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AIS and OpenCPN

A project log for (me) Learning to speak SDR

I recently purchased an RTL-SDR from NOOELEC and started fiddling around with it. This is my documentation of what works and what doesn't.

Timo BirnscheinTimo Birnschein 05/11/2021 at 01:190 Comments

I live on a boat. The Automated Identification System (AIS) is great to have on a boat. If you don't have a transceiver to send AIS packages, you should at least be able to receive and display AIS targets on your chart plotter.

An RTL-SDR is the cheapest way I am aware of to accomplish this. All we need is the RTL-SDR itself and a VHF antenna that is able to pick up the signals around 162 Mhz.

To start with, I fiddled around with the antenna that came with my kit. It's not the right antenna for this frequency and I wasn't able to receive anything more than 0.5 miles away. That's useless (this antenna might get another chance though as I'll explain bit bit below. Spoiler alert: I think having the signal gain set automatically doesn't work well). But I was more hopeful with my boat's 8' VHF antenna. Turns out, I was right, but it needed at least some tuning. The results are great!

Here are the steps to make the above possible:

Download OpenCPN from their website. This is an open source chart plotter software that's excellent. Many boaters around the globe are using this software package as it also includes open and up to date charts! My own setup can be found here.

Download the RTL-AIS binary package from this website.

Install OpenCPN and unzip rtl-ais to a folder you want to use for it. Open the folder and navigate to the "ais.bat" file. Right click on it and EDIT the file.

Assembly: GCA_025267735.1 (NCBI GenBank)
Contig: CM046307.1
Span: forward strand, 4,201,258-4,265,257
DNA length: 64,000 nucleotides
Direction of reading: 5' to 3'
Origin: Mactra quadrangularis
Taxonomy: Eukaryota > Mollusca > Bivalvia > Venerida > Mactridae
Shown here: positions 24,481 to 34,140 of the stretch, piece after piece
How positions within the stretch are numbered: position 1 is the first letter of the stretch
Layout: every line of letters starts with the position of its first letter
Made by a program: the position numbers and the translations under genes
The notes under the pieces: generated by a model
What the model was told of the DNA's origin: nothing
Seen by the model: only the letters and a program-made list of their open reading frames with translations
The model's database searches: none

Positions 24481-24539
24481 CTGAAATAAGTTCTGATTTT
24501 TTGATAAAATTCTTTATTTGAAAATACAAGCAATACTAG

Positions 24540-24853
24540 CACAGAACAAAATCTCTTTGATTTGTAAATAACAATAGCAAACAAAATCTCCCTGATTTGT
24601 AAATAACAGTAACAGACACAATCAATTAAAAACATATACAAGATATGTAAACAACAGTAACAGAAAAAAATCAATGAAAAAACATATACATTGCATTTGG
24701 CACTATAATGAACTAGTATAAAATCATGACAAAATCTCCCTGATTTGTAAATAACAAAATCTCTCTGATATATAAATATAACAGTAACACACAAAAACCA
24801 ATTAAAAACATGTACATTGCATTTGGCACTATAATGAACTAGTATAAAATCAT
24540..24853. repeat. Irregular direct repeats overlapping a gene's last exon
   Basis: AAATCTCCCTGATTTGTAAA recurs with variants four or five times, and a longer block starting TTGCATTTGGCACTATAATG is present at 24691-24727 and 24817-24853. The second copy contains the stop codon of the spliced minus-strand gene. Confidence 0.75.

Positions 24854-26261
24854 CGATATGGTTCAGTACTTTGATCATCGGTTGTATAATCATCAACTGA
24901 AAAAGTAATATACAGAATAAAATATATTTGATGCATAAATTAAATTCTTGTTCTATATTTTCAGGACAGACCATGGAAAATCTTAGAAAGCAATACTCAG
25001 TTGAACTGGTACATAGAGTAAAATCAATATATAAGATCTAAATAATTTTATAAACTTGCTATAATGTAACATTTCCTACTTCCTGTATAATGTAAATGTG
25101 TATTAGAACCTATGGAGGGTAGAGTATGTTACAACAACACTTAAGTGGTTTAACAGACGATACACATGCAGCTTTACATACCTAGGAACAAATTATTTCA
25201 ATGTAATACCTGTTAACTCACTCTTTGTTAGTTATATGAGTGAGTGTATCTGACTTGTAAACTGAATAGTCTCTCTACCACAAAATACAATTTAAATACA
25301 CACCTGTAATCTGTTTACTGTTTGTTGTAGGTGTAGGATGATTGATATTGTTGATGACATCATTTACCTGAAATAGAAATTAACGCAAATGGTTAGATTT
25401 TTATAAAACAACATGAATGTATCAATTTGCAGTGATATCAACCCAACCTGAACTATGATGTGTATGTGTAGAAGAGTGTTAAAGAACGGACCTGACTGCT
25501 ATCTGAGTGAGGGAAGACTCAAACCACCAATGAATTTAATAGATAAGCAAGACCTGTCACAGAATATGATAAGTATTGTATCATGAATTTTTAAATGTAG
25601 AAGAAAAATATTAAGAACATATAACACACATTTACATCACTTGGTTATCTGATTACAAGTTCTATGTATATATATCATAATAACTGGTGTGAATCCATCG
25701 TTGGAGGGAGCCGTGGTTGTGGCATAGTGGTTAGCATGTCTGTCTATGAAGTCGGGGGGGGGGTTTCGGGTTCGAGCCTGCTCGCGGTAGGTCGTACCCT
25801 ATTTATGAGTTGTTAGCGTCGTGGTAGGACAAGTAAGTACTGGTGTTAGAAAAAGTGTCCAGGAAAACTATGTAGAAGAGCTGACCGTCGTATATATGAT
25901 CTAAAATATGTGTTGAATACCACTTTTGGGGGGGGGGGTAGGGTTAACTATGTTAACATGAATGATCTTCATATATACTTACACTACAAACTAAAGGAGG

Note that, in the last line of the file, the actual application is started. For my AIS reception to work, I needed to add a parameter "-g30" to the list of arguments to set the gain for the receiver. By default, it is set to AUTO which did not result in good results (see complaint about the kit antenna at the beginnig of this post). In fact, it wasn't any better than the antenna that came with the RTL-SDR kit. Makes me wonder if I can get better results with that antenna now as well...

I determined the gain by opening SDRsharp, clicking on the gear icon in the top left to get into the settings and increase the gain until I saw massive amounts of harmonics show up in the spectrum. I assume, the default setting of rtl-ais increased the gain too far which messed up the reception.

With the gain set to 29.7 dB:

With the gain set to >30dB:

At >30dB, the signal gets somewhat distorted and worst from there. If you know why, please let me know in the comments! This is really puzzling to me. It went so far that I was able to hear other audio channels on the AIS frequencies. That doesn't work for digital data transmissions.

Close SDRsharp, add the gain to the “ais.bat” file and run "ais.bat".

You will see a command line box show up that selects the sdr dongle, sets some parameters and then starts receiving AIS NMEA strings.  

Next, I went into OpenCPN, clicked the gear icon in the top left to get into the settings and clicked on Connections:

There, I added a new UDP connection to listen on localhost (127.0.0.1) on port 10110. This is the port RTL-AIS is transmitting to as the application mentions when it is started. That's it!

You can check your work by clicking on Apply and then the Show NMEA Debug Window checkbox further up and see that the AIS messages are coming in.

Please note, the debug window MUST be closed by unchecking the checkbox again. You CANNOT click the X at the top right.

If you receive AIS messages here, they will slowly fill your OpenCPN chart plotter window!

Please also note that AIS is slow, especially for targets that are not moving! So it might take a couple minutes to receive them all. In addition, packages are being received and checked if the data was received correctly. Often, that is not the case! You will get lots of damaged packages that are consequently discarded. Look at this screenshot somewhere in the middle. It tells you how many packages where received, how many were malformed and how many had CRC errors. Ignore that. It's just good to know whether you have way too many reception errors. The number of good packages should be higher than the number of bad ones. If that's not the case, play with your gain settings. I think, based on my 5 minutes of testing, anything between 20 to 40 could make sense.

(wrong screenshot needs to be replaced)

To see the complete target list, right click (almost) anywhere on the chart and click on "AIS target list..."

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